Glimpse into the PastDeep in the bowels of the library are the remnants of a once vast collection of old magazines. One title we still own back to 1857, is The Atlantic Monthly.

Leafing through a 1945 volume provides a glimpse of what was on the minds of Americans. These issues were published when the outcome of World War II was still uncertain. The war permeates every part of the magazine – illustrations, articles, stories and advertisements. Articles include “France Without the Gestapo,” poems by “Sergeant” John Ciardi. Almost every product or service references the war or patriotism, including ATT &T, real estate ads, and of course war bonds.

Jumping back to 1875, a volume of the Atlantic Monthly included ten “Rules and Regulations Presented to the Davenport Library Association” directed to “members and ticket holders.” Patrons could check out one book at a time and keep it for two weeks. Fines were ten cents per week or “fraction of a week when the book is so retained.”

Rule #7 states that “persons entitled to draw books must not loan them outside of their immediate family. Any violation is…sufficient to forfeit their ticket.” (Sorry, Uncle Fred, you can’t look at the new Mark Twain bestseller I just checked out!)

Rule #8 warns that “books lost, defaced or injured while out…[will be] charged to the person whose ticket they were drawn.”  (Injured?)

And, lastly, “all books must be returned to the library on or before the 20th of April of each year; books not then returned will be charged to the holder.” There are intriguing stamps every few years from 1930 to 1988 in the front of these volumes. Are they dates of an inventory?

Such artifacts are fascinating time capsules of the eras – both of the wider world that Davenport was a part of,  as well as the nuts and bolts of the workaday life of the library.

 

Recently, I met best-selling author Brad Meltzer in a Chicago book store.  Naturally, I picked up an autographed copy of his newest novel, The Inner Circle.  (He had a large following — I had to wait in line a long time!)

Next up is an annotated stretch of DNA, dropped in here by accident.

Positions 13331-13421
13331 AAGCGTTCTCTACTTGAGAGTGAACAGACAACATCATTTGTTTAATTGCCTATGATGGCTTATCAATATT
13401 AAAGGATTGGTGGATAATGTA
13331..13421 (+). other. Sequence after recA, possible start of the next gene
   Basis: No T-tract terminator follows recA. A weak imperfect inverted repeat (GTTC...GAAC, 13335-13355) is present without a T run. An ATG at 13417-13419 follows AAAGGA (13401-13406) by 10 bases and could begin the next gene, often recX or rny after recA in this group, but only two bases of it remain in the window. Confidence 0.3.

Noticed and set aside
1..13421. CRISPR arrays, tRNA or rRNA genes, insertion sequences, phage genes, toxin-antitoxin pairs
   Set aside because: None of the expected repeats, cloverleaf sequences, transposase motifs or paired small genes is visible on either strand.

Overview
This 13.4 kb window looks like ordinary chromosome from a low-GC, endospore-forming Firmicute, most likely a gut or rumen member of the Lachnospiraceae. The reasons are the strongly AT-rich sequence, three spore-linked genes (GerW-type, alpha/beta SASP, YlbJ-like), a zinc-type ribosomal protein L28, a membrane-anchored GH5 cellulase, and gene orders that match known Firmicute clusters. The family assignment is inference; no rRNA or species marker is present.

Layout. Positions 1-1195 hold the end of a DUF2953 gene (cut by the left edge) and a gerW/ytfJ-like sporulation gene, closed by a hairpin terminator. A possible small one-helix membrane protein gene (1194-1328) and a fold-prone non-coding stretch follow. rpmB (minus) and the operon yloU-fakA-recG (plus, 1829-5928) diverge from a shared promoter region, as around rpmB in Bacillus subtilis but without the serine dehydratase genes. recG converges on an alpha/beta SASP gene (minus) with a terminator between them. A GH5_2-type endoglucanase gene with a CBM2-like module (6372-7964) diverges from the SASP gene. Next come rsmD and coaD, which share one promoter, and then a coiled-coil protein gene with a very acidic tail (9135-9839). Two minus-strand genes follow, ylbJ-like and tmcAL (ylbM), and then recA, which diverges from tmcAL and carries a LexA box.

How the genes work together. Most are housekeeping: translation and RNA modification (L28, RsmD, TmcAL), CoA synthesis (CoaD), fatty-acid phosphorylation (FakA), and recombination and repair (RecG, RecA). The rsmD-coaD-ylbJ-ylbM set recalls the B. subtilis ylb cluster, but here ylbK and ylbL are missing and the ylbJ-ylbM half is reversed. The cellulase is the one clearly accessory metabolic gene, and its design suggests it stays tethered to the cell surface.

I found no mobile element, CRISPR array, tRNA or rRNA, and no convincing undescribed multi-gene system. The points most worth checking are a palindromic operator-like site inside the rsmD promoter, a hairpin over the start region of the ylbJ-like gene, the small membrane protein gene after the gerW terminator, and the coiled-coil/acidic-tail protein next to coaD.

The book revolves around Beecher White, a young archivist who loves his job at the National Archives.  When his childhood crush, Clementime, shows up seeking help in tracking down the father she never knew, he takes her on a private tour, and even shows her the secret vault used only by the  President.  Within moments ( is it by accident or plan?) they discover a priceless artifact hidden under the President’s chair.  Minutes later, the security guard who admitted them to the vault is found dead.  In hours,  Beecher is on the run, unsure who he can trust,  yet frantically trying to stay one-step ahead of his pursuers by successfully decoding concealed messages.

This is a fast-paced read and those interested in political conspiracies or action-packed thrillers will be entertained with all the unexpected twists and turns.  Initially, I wasn’t certain about the ending, but then it made more sense when I read that  Meltzer has a sequel planned, using  Beecher again as the primary character.  He is a rather lovable archivist, after all.

For those who may be further intrigued by the mysteries of symbols and codes, check out the author’s show on the History Channel, Brad Meltzer’s Decoded.